That is a question I could answer differently many times. The first fictional character that comes to mind is April McQueen in The Magic Journey, by John Nichols. April's character is drawn in this book so much like a biography that she comes to life as wild and sincere, passionate and lively as any woman I've known in real life. I am still surprised this book hasn't been made into a film. 

If an extra-terrestrial crash landed his spaceship on your porch, what are the first three questions you would ask it?  

The very first question would be, "Where's the Fed Ex package that was supposedly delivered the day after Christmas?"  The second question would be, "Do you need AAA?" And the third question would be, "This is a long way from Roswell, don't you guys have gps?" 

Promote yourself. Where else can we find more of your writing?    

Crime and suspense fans should go directly to or and order my novel, A Jolly Good Fellow (Good Harbor Press, 2008), which was winner of the Silver Medal in the 2008 Independent Publisher Book Awards, as well as Honorable Mention in the 2008 New England Book Festival for best books of the holiday season.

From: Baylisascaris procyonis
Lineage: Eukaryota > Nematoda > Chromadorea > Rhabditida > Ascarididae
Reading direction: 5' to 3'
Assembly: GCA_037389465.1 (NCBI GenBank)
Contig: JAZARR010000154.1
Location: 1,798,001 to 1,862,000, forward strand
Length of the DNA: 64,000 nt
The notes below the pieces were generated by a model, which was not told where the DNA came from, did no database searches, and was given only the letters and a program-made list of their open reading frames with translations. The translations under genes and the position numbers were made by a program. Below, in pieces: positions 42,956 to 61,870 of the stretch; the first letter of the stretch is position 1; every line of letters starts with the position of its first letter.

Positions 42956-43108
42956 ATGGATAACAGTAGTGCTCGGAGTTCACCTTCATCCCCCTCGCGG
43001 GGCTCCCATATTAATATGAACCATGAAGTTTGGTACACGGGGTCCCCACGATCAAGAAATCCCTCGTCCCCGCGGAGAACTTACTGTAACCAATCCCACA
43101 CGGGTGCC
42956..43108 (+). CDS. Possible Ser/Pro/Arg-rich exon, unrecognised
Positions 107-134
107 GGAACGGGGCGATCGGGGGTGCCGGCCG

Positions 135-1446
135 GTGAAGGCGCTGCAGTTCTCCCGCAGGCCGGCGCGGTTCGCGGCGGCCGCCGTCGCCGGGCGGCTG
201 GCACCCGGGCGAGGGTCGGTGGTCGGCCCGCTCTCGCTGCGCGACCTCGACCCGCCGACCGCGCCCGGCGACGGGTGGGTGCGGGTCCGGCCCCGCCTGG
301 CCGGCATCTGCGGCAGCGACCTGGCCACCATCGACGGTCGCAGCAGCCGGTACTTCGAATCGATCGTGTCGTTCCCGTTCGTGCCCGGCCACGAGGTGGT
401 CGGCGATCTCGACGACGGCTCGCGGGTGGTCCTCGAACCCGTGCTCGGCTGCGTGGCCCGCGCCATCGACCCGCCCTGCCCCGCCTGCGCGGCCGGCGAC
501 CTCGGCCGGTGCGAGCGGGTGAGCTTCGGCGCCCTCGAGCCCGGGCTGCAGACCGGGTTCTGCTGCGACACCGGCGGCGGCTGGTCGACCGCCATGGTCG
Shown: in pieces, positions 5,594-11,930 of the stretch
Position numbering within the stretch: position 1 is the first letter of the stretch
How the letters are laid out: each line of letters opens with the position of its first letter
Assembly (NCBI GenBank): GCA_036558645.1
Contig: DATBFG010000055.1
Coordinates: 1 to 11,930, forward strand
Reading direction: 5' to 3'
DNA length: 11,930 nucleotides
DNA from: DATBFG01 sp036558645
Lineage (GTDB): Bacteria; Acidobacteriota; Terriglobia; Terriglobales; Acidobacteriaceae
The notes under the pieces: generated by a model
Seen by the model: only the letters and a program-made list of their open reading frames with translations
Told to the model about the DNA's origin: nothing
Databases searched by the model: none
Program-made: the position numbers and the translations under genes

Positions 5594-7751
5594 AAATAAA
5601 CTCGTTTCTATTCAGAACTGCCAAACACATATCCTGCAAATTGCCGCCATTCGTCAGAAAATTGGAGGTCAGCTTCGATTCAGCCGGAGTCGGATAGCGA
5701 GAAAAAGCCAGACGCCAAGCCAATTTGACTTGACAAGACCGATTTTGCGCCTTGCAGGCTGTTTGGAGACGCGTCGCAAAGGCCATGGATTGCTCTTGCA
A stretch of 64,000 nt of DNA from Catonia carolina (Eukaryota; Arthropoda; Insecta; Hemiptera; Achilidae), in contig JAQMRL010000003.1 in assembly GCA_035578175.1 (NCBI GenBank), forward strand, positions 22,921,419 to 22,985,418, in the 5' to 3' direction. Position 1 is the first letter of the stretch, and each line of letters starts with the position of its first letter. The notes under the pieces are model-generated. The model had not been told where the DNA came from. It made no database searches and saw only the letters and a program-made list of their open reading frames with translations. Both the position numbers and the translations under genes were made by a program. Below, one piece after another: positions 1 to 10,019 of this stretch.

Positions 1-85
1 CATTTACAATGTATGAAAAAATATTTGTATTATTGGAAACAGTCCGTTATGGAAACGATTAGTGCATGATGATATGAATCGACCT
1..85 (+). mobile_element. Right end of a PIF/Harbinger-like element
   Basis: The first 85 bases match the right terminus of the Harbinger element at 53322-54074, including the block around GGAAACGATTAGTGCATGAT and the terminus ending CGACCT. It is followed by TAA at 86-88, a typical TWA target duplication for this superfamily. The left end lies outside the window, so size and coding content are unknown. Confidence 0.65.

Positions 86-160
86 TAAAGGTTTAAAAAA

My latest book is a children's chapter book, The Taste of Snow (Good Harbor Press, 2012), which a few weeks ago was awarded Honorable Mention in the London Book Festival. Adults love it as much as children, and it's becoming a very popular read-aloud book (ages 8 - 14).   

Also you can find Short Circus (Good Harbor Press, 2010), a twelve-year-old boy's autobiographical sketch of a remarkable summer. Apparently grown men enjoy this book better than twelve-year-old boys, who are usually too busy playing video games to waste time reading novels.